Commission-Only Jobs and Increased Risk of Substance Abuse
Stress Among Commission-Based Workers
When you work in commission-only jobs, you truly must earn your money. Although this type of sales provides higher overall opportunity (such as being paid higher commissions than jobs with a base salary), this job does not come with the same type of economic security. Nothing is guaranteed, and until you complete a sale you are not paid. The problem with this is that most salespeople do not close a deal every day or even every week. This is especially true for those who sell high priced items such as mortgages, houses, and cars. When you work in a commission-based position, the money you bring home can greatly fluctuate from month-to-month.
A job paying only commission has other downsides in addition to the lack of regular, dependable income. Although you are provided more freedom than jobs with a base salary, you must continually work to develop the self-discipline needed to follow through with work activities. You are also likely to be more responsible for out-of-pocket financial expenses, such as travel and mileage, than someone who works for a base salary.
Substance Abuse and Stress
It is very unnerving to lack a secure, rhythmic income when you work in sales, and the anxiety caused by this line of thought makes it more difficult to sell successfully, which can cause a vicious cycle of failure. This creates an immense amount of stress in these workers. There is a strong connection between stress and substance abuse, and this is especially true for people working jobs that pay pure commissions only.1 To deal with stress, many commission-only workers will attempt to self-medicate with drugs or alcohol, a mistake that can easily spiral into substance abuse and addiction.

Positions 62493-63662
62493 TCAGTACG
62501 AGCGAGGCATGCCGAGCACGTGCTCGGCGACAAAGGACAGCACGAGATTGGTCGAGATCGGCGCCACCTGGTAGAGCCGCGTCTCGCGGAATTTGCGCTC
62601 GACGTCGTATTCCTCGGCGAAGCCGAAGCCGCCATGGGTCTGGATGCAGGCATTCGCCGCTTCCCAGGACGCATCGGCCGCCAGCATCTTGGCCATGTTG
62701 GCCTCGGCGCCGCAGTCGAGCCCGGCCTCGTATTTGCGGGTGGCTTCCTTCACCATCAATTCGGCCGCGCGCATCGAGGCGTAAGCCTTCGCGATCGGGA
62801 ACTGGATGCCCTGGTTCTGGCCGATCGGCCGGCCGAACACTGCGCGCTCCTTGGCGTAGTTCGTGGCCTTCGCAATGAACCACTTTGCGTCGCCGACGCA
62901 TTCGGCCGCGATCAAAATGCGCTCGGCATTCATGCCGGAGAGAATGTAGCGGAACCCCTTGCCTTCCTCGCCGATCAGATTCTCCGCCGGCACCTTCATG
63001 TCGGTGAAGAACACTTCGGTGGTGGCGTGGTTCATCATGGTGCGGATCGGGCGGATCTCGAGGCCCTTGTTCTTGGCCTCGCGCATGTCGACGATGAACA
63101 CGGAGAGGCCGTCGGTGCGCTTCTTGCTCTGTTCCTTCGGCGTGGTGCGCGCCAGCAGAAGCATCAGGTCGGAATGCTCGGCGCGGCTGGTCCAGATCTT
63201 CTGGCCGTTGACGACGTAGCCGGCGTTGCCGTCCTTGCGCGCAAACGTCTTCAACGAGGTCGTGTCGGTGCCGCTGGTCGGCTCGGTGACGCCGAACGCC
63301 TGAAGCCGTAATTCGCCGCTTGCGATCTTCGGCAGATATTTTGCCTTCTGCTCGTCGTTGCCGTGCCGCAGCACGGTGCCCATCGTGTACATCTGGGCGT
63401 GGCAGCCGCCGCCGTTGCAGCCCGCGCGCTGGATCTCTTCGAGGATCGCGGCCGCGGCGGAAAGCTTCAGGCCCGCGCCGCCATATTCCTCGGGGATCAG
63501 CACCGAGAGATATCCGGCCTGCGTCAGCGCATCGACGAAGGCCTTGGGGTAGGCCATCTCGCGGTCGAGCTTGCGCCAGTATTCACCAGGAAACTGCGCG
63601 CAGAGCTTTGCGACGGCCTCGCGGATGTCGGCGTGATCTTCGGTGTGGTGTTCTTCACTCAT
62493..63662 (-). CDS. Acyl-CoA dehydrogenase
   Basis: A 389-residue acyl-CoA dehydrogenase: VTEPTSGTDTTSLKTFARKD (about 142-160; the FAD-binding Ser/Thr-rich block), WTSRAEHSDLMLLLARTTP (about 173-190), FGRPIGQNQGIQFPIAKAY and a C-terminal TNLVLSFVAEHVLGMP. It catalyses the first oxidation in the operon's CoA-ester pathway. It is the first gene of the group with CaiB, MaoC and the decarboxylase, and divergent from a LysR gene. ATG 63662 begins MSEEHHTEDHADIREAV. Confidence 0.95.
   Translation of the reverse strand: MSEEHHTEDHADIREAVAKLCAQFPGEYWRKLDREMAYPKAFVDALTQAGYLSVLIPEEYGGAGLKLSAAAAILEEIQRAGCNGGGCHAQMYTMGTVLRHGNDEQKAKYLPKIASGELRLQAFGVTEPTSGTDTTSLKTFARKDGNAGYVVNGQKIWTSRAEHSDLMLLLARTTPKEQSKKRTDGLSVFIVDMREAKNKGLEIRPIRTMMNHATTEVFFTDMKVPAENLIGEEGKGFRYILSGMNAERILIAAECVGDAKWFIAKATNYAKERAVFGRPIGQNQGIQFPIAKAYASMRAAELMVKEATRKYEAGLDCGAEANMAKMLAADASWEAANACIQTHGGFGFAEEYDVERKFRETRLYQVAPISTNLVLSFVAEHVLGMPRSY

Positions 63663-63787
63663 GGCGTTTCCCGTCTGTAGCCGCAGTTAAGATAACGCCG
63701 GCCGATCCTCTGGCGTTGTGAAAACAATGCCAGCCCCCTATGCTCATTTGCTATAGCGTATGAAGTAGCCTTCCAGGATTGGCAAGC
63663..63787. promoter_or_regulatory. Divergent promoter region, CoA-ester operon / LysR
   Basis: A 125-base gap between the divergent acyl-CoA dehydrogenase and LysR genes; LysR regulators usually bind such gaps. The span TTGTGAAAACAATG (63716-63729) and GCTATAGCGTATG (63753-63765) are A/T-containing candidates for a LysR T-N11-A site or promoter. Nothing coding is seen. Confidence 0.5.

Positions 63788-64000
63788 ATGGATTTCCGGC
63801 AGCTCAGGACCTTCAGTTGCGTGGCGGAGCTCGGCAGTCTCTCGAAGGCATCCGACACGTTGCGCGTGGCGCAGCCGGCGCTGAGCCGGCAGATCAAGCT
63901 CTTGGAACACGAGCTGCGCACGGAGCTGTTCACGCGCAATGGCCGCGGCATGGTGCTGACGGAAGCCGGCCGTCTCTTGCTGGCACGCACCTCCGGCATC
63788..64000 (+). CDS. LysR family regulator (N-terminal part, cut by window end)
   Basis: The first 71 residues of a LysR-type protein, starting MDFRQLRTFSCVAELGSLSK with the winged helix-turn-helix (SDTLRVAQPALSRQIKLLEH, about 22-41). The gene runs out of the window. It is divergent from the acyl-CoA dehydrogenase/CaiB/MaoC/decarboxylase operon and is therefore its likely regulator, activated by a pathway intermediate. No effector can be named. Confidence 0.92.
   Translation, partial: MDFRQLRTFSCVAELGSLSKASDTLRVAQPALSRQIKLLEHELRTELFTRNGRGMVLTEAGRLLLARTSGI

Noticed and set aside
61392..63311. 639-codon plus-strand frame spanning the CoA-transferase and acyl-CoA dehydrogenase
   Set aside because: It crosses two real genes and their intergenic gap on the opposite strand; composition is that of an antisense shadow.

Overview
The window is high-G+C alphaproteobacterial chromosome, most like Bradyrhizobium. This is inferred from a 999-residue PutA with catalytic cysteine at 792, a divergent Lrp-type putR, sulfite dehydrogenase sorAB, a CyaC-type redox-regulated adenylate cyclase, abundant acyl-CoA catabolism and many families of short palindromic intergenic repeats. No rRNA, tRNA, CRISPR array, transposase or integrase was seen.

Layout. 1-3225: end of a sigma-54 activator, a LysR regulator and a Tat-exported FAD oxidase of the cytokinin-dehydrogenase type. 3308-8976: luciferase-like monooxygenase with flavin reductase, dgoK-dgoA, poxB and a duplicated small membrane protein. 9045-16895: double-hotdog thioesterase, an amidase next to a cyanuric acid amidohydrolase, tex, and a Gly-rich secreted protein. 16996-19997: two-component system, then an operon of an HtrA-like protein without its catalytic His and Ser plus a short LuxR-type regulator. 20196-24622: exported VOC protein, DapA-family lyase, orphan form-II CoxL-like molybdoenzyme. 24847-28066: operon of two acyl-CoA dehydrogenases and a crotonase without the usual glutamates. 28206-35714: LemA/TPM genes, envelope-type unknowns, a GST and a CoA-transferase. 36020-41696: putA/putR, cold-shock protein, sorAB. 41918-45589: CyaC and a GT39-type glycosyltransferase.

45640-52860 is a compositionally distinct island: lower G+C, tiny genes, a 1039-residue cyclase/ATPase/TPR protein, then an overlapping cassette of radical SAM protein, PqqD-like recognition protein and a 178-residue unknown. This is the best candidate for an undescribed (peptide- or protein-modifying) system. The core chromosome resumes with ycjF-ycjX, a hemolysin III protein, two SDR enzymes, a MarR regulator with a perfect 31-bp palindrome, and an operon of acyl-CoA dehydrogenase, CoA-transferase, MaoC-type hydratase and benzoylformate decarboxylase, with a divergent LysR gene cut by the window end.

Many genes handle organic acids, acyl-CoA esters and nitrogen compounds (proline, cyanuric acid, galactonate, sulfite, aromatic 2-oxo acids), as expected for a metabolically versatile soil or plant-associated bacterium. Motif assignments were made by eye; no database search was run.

Addiction Among Workers in Commission-Based Jobs
Statistics show that substance abuse is an issue for commission-based workers. A recent report by the Substance Abuse and Mental Health Services Administration examined substance abuse within various industries, including real estate, an industry largely comprised of commission-only workers. Findings from this study pertaining to the real estate industry include:2
- 9% of workers reported heavy alcohol consumption during the past month
- 11% of workers reported using illicit drugs during the past month
- 10% were diagnosed with a substance use disorder
Another report details the toll of the opioid epidemic as it relates to specific occupations, including sales, where a large portion of these workers are paid commission-only. According to the National Occupational Mortality Surveillance, from 2007-2012 there were 3,413 drug overdose deaths among people working in sales (with overdoses accounting for more than 1 in 100 deaths of these workers). This total includes 405 deaths from heroin and 1,515 from prescription opioids.3
If you need to have a drink or use drugs to get through issues stemming from irregular pay and the constant pressure to make sales, you may have reached a level of work-related stress that is potentially dangerous. Smoking, drinking, and using drugs are not proper coping mechanisms for stress faced by commission-only workers. Instead, these forms of self-medication will only cause further harm to your body and mind. Substance abuse puts a tremendous strain on personal relationships, and if not properly treated you risk breaking up your marriage, family, and friendships.
If you are someone who has developed an alcohol or drug addiction because of work-related stress or pressure, help is available. An addiction does not have to control or destroy your life.
- Sinha, R. (2008). Chronic stress, drug use, and vulnerability to addiction. Annals of the New York Academy of Sciences, 1141(1), 105-130.
- Substance Abuse and Mental Health Administration. (2015). Substance Use and Substance Use Disorder by Industry.
- Harduar Morano, L., Steege, A.L., & Luckhaupt, S.E. (2018). Occupational Patterns in Unintentional and Undetermined Drug-Involved and Opioid-Involved Overdose Deaths-United States, 2007-2012. Morbidity and Mortality Weekly Report, 67(33), 925-930.